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How corporate social responsibility can help you retain and attract employees

It’s easy to see why to some, CSR simply feels like window dressing; appropriating ethics in order to stand out against the competition when hard to beat on price, product or customer service.

However, the positive impact of a successful CSR strategy can extend beyond customer perception and any good that the business has done in the world through its charitable initiatives. For the workforce, a greater sense of meaning can be derived from their own involvement in business-led CSR activities.

In late 2017, Feefo reached its fundraising target of £24,000 for water charity Just a Drop. That money has now been used to fund a sand dam close to Mbasya village in Makueni County, Kenya, which will change the lives of the 2,860 people living there.

Reaching the fundraising target entailed numerous challenges chosen, organised and completed by staff across the company. These challenges ranged from marathons, mountain climbing, cross-continental car races and more, all for the same goal of safe water and sanitation to a community in need.

Any stigma attached to the idea of a business of any size taking part in charitable activity must be disregarded. There is no real stigma attached to individuals making their own decisions to get involved in charitable activity outside their professional lives.

So why should it be different for businesses with the resources and people power to raise substantially higher funds for worthy causes?

What’s more, businesses with CSR strategies actively encourage individuals to take part in such activities when previously the individuals may not have done so without encouragement.

Not only do these organisations raise awareness for the issues that CSR activities tackle among customers, staff and partners, they unify the workforce in various ways, resulting in increased agility throughout the organisation.

A successful CSR strategy will provide the workforce with a greater understanding of the core values of the business, and in turn those values will be better translated to the business” clientele.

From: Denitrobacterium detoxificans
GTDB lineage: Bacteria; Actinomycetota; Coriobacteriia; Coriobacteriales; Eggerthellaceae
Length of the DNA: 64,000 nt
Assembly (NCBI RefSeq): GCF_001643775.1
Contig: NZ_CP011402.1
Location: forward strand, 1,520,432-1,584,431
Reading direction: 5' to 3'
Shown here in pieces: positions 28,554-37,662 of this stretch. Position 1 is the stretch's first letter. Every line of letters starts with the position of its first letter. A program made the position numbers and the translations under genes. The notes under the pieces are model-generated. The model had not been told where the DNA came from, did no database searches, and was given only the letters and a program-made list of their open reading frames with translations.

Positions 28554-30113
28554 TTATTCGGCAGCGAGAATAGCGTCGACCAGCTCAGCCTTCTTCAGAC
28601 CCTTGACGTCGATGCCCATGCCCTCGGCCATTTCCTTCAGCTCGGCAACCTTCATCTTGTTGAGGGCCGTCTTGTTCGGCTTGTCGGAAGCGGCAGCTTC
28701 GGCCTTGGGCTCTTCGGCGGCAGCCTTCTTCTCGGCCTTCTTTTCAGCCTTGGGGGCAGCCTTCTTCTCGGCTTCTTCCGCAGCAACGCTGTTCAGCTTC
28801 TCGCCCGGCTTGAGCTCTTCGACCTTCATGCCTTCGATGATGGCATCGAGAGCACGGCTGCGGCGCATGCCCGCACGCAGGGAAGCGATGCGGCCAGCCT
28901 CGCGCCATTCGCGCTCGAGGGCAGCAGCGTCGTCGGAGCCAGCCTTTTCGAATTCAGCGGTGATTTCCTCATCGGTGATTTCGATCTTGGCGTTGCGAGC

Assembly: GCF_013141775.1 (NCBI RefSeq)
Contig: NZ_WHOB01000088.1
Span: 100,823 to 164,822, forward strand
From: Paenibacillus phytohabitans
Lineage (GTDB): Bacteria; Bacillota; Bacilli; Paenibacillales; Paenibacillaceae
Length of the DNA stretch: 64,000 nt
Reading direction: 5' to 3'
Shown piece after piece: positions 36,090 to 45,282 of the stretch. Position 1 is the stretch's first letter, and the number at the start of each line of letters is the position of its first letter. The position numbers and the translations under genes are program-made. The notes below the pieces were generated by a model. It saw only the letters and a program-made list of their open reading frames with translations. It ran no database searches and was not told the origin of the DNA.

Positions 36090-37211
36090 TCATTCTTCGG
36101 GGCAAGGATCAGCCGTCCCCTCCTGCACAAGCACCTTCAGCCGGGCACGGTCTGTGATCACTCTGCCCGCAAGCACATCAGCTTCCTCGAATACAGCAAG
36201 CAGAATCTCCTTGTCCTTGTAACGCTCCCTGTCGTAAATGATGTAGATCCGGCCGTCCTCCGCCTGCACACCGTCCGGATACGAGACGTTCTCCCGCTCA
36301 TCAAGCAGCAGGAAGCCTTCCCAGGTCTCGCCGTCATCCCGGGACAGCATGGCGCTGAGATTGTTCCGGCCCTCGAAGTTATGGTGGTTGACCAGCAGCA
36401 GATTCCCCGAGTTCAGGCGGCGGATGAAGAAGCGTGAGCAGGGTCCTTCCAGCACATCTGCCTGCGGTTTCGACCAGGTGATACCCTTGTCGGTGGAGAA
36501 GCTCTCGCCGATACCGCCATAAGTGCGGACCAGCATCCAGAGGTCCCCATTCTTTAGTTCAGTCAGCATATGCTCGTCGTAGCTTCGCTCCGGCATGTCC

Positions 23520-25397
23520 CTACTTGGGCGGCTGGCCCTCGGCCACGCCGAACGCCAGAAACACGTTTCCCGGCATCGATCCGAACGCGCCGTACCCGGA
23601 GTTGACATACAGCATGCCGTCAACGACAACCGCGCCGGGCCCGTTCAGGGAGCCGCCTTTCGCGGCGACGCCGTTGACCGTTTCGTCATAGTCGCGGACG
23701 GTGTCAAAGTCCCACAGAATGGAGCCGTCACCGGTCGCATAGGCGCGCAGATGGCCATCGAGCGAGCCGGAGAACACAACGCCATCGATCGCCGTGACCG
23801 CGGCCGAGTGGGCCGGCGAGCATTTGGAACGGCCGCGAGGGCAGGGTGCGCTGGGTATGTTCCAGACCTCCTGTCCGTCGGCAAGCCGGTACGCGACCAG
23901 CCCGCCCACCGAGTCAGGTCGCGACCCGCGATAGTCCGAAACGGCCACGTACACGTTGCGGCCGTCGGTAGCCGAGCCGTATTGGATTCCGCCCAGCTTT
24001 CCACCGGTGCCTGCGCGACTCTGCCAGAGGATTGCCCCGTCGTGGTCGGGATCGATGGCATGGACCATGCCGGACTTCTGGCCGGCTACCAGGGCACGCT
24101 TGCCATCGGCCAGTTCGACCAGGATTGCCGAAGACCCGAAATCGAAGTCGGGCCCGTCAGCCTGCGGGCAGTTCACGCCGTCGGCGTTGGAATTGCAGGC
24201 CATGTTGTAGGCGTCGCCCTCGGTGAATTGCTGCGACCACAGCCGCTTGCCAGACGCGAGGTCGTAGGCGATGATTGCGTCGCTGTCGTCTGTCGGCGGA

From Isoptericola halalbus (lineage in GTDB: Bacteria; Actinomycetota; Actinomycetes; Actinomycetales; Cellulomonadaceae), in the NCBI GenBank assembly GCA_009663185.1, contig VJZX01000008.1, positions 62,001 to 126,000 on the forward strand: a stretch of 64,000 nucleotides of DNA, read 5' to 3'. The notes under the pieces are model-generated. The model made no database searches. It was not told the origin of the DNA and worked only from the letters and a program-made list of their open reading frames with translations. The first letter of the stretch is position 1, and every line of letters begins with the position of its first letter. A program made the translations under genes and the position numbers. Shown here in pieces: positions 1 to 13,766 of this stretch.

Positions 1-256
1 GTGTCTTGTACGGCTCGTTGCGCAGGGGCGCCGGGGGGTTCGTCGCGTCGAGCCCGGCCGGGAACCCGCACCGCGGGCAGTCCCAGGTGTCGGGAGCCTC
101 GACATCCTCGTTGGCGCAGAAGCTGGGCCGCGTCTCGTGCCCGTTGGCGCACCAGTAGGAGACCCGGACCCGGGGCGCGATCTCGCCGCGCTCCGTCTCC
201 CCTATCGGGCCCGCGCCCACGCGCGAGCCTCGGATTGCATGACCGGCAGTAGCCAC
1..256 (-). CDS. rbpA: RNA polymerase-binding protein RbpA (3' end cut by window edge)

Ultimately this can benefit the business too, by promoting collaboration and communication between teams that have historically seemed alien to each other. Working towards a shared extracurricular goal will strengthen the workforce’s towards working together to achieve the same business goals.

In Feefo’s charitable efforts, the senior staff have shared involvement with the wider workforce. Encouraging involvement across all levels of the business not only encourages greater collaboration with colleagues and teams that have previously been unfamiliar with each other, it can humanise the C-suite.

Promoting clarity and collaboration across the hierarchy is equally as important as promoting collaboration across the sub-senior workforce.

Increased engagement with the C-suite will not only make the workforce feel more valued and respected by their employer, removing any sense of an ?us vs. them” division, it will also open up the opportunity for the company vision and business strategy to trickle down through the hierarchy, bolstering the unified workforce.

Businesses should bear the recruitment and retention benefits in mind when contemplating the value of CSR. A charitable ethos could be an important element when an applicant is deciding whether yours is the type of business they can see themselves working for. For existing employees, job satisfaction could be boosted by the understanding that they are part of an organisation that actively works towards a greater good.

Clearly there are true benefits in CSR aside from sycophantic posturing, otherwise the likes of Coca-Cola, Alphabet and Microsoft would not have invested so heavily in it.



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